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Regional Aspects of Environmental Allocation

  • Horst Siebert

Abstract

In contrast to global or international environmental systems, regional media relate to the spatial subsystems of a nation such as river systems, groundwater systems, or air regions. Regional media may also cut across national political boundaries, as occurs in the upper Rhine Valley where France, Germany, and Switzerland are linked. In this chapter we present a spatial-allocation model for a two-region system where pollutants are transmitted via environmental media from one region to another. The implications of the allocation model are derived and explained. The basic result is that emission taxes have to be differentiated according to regional conditions. The institutional problem of whether environmental allocation should be undertaken by national or regional authorities is discussed. Finally, we look into some practical problems such as interregional equity requirements and the relationship between regional environmental policy and regional planning.

Keywords

Environmental Policy Regional Authority Shadow Price Marginal Abatement Cost Regional Aspect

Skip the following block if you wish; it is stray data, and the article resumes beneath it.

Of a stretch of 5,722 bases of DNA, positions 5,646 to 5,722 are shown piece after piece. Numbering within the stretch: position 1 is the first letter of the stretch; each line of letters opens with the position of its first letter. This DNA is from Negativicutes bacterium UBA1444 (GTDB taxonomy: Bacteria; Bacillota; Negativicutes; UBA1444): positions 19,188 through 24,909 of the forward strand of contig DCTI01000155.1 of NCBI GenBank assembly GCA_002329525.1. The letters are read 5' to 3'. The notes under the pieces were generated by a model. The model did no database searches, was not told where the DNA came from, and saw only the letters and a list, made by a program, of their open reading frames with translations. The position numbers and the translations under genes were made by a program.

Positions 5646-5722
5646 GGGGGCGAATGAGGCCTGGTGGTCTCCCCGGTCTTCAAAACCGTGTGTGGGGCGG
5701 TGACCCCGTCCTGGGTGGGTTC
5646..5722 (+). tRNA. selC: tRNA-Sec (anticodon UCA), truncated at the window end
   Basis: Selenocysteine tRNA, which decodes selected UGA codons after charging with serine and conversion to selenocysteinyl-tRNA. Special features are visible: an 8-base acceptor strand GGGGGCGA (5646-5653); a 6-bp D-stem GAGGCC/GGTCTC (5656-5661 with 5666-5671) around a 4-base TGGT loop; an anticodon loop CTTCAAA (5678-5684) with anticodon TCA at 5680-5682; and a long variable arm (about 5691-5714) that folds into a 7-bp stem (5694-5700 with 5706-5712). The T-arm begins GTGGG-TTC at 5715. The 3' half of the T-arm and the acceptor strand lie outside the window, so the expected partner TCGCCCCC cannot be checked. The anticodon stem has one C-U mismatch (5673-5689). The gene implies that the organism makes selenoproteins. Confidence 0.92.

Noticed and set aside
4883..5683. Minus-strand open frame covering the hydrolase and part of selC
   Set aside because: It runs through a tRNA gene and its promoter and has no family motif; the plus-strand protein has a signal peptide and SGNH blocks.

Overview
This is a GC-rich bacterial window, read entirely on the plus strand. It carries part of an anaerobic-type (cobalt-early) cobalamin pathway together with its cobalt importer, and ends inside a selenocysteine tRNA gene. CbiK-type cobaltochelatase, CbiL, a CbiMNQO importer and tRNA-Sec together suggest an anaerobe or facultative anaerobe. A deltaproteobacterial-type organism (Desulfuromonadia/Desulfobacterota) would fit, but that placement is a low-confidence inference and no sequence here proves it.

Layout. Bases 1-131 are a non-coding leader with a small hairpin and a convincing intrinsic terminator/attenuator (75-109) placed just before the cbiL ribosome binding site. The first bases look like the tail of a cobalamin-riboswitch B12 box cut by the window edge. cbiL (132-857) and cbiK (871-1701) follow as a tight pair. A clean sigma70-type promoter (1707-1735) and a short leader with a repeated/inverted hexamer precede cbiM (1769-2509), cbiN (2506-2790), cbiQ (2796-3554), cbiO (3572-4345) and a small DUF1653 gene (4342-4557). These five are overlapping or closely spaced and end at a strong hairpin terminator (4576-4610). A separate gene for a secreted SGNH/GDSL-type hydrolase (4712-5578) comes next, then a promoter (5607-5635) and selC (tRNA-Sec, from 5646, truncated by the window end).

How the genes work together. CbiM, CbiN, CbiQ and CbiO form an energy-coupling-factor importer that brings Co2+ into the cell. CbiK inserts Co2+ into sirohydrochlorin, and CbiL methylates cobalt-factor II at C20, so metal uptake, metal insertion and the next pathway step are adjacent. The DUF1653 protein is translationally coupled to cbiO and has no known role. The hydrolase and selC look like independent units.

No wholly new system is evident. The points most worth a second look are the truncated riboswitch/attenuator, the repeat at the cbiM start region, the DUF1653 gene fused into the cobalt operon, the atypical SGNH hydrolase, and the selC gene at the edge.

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Notes

  1. 1.
    For a survey of the problem, compare Siebert (1979b, 1979d, 1985).Google Scholar
  2. 2.
    We here analyze a static allocation problem and neglect that pollutants accumulate over time. Compare chapter 12 and for the regional context Gebauer (1982).Google Scholar
  3. 3.
    We are only interested in inner solutions with S~, S2! O. Formally, no-negativity constraints could be additionally introduced into the maximization problem of Appendix 12A.Google Scholar
  4. 4.
    Compare the Tiebout theorem (1956).Google Scholar
  5. 5.
    Introducing an additional restraint for instance by a reduction of grants from the federal government could transform the non-cooperative game into a cooperative game.Google Scholar
  6. 6.
    Interregional spillovers may be of an intertemporal nature. Pollutants transported into a region may accumulate there over time. The problem then has to be analyzed as a cooperative or non-cooperative differential game which shows the properties of a steady-state in a two-region system and the time paths of pollution in both regions towards the steady state (Gebauer 1982 ).Google Scholar

Copyright information

© Springer-Verlag Berlin Heidelberg 1992

Authors and Affiliations

  • Horst Siebert
    • 1
  1. 1.Kiel Institute of World EconomicsKiel 1Germany

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